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Federated Co-op contest helps give back to the community

Donates $1 million to community projects, with four finalists competing for additional funding

Federated Co-operatives is asking consumers to decide which community improvement project in Western Canada deserves an additional $25,000 in funding.

It’s holding an online vote from Sept. 14–25 in which people can vote once daily on Facebook to choose their favourite among four finalists in the retailer’s $1 million annual Community Spaces program.

Launched last spring, the social responsibility program aims to fund local community group projects in areas that have Co-ops. The program is providing 16 projects related to recreation, environmental conservation and urban agriculture with between $25,000 and $100,000 in funding this year.

“We’re hoping (the online vote) will help amplify knowledge of the program,” says Trevor Carlson, director, sustainability at Federated Co-operatives in Saskatoon.

The four projects chosen among the 16 as finalists – one each from Manitoba, Saskatchewan, Alberta and B.C. – involve constructing a community rain garden, building a town square on the site of a former gas station, rejuvenating a community playground with safe equipment and building a new, centrally located greenhouse.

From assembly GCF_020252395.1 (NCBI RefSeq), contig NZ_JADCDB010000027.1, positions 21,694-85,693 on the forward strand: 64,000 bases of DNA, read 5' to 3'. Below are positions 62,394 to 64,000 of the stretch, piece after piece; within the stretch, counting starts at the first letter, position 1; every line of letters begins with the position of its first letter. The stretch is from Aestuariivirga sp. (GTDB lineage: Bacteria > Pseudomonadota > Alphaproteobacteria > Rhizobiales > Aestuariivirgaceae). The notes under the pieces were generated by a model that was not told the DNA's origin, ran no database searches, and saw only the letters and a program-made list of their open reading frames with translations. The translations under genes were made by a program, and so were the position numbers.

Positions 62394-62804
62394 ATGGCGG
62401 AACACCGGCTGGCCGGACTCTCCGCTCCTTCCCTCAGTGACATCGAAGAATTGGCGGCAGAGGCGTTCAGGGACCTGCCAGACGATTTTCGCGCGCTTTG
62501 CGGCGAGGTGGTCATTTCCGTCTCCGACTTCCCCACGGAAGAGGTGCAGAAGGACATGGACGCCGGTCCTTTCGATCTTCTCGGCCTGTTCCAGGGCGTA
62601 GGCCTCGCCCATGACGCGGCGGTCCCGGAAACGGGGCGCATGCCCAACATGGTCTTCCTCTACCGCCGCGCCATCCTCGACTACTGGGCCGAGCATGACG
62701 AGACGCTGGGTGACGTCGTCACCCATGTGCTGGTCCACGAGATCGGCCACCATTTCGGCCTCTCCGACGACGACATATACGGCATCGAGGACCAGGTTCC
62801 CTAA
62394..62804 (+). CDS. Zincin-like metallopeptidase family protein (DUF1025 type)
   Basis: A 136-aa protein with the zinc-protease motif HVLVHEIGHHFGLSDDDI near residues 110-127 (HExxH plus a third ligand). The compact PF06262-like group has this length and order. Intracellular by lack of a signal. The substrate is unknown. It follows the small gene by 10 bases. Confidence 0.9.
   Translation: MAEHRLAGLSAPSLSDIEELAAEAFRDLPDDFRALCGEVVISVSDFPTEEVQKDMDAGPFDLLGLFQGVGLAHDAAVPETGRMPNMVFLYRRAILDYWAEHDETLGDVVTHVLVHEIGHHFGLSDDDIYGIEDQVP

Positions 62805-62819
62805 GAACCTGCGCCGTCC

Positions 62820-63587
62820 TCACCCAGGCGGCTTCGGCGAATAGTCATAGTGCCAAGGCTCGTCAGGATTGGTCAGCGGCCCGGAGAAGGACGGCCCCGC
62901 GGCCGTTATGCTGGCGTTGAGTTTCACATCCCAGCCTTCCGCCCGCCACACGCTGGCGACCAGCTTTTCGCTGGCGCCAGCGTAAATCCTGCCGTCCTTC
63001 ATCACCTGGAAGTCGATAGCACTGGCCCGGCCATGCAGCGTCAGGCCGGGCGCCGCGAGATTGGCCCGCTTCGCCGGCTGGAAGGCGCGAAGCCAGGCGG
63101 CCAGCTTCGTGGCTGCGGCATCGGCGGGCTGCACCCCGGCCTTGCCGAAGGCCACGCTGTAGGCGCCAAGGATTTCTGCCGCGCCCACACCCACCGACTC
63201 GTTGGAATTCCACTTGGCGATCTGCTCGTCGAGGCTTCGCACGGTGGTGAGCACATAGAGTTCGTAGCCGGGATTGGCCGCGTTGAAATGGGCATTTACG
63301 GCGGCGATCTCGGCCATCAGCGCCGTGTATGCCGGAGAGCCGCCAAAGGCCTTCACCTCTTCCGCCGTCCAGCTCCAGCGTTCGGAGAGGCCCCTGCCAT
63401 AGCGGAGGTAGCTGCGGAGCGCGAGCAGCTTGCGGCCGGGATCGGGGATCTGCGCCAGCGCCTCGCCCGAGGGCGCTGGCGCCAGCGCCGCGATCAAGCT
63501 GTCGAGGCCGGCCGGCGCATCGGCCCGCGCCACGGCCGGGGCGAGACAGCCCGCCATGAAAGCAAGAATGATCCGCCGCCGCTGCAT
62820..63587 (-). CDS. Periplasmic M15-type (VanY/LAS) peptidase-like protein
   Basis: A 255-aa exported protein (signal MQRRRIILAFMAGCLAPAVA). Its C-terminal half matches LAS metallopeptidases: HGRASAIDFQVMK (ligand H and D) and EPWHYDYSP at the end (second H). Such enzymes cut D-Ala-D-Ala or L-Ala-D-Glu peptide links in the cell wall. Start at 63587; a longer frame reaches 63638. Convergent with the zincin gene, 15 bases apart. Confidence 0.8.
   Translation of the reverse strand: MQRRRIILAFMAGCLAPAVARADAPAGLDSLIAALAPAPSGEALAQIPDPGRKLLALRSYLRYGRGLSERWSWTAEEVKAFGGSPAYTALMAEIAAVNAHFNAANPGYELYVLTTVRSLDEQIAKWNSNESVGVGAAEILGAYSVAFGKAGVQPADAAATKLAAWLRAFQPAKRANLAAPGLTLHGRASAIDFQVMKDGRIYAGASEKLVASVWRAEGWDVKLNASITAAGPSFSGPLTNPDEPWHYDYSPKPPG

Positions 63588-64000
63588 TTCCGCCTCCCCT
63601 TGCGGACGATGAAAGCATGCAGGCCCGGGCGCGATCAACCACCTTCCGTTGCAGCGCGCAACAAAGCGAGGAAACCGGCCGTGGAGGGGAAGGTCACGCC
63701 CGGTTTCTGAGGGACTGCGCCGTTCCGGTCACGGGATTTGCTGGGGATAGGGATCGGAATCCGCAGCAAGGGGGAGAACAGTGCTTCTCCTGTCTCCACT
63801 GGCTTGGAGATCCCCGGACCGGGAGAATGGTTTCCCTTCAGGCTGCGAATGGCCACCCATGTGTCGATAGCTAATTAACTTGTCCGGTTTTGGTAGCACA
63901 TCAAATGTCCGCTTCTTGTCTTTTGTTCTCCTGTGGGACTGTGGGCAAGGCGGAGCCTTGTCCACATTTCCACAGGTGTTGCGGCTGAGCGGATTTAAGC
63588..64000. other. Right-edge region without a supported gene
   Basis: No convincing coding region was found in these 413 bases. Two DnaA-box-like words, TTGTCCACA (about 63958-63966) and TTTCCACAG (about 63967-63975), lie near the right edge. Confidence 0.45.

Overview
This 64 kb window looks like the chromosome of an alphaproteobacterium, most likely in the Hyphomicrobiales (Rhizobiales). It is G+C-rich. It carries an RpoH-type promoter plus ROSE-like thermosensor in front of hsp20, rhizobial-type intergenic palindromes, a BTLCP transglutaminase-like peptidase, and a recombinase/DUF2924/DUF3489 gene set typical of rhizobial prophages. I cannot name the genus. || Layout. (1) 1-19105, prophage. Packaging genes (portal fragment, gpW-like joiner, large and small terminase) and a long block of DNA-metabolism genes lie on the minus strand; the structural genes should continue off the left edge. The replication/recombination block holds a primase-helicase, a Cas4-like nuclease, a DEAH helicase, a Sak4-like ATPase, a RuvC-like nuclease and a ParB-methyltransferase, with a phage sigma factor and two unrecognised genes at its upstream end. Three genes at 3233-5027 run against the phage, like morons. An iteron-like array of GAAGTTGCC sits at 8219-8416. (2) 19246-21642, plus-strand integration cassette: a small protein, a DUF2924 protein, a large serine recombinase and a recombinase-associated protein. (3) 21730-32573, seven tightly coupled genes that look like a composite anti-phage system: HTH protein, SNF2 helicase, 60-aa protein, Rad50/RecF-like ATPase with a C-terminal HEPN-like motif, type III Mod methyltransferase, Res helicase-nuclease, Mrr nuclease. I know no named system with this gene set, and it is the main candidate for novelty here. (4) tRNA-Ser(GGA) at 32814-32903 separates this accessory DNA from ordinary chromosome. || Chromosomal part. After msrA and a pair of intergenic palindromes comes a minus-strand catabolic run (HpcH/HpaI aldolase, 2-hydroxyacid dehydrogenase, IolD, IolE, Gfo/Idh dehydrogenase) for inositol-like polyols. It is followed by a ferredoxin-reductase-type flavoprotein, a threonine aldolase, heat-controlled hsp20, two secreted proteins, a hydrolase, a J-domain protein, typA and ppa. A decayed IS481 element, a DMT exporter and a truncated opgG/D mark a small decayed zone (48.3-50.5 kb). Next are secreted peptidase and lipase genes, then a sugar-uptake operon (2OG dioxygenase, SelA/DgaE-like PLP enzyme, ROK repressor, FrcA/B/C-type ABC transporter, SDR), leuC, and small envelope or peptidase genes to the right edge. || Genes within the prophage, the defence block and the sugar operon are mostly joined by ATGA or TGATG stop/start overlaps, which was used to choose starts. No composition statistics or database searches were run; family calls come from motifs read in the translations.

Community Spaces and the online vote are being promoted via Twitter, Facebook and the website. People who go online can watch a video about the top four projects before voting.

The aim of the online initiative is to let people know what type of projects may be taking place in their own backyards and to seed interest for applicants next year, Carlson says.

There were more than 700 applications for funding this year – far more than expected - and “quite frankly, we were astonished and dazzled by what came forward.” The goal is to see even more applicants in 2016, he says.

All 210 retail Co-ops were given information packages on Community Spaces last spring, and many put up signage and let local community groups know about the program.

“From looking at the applicants, there’s a lot of need,” Carlson says. “It’s really tough to find a project that isn’t worthy. We think that if we can keep this program going as long as we can, at some point a lot of these projects will receive some sort of funding and help them make a go of things.”

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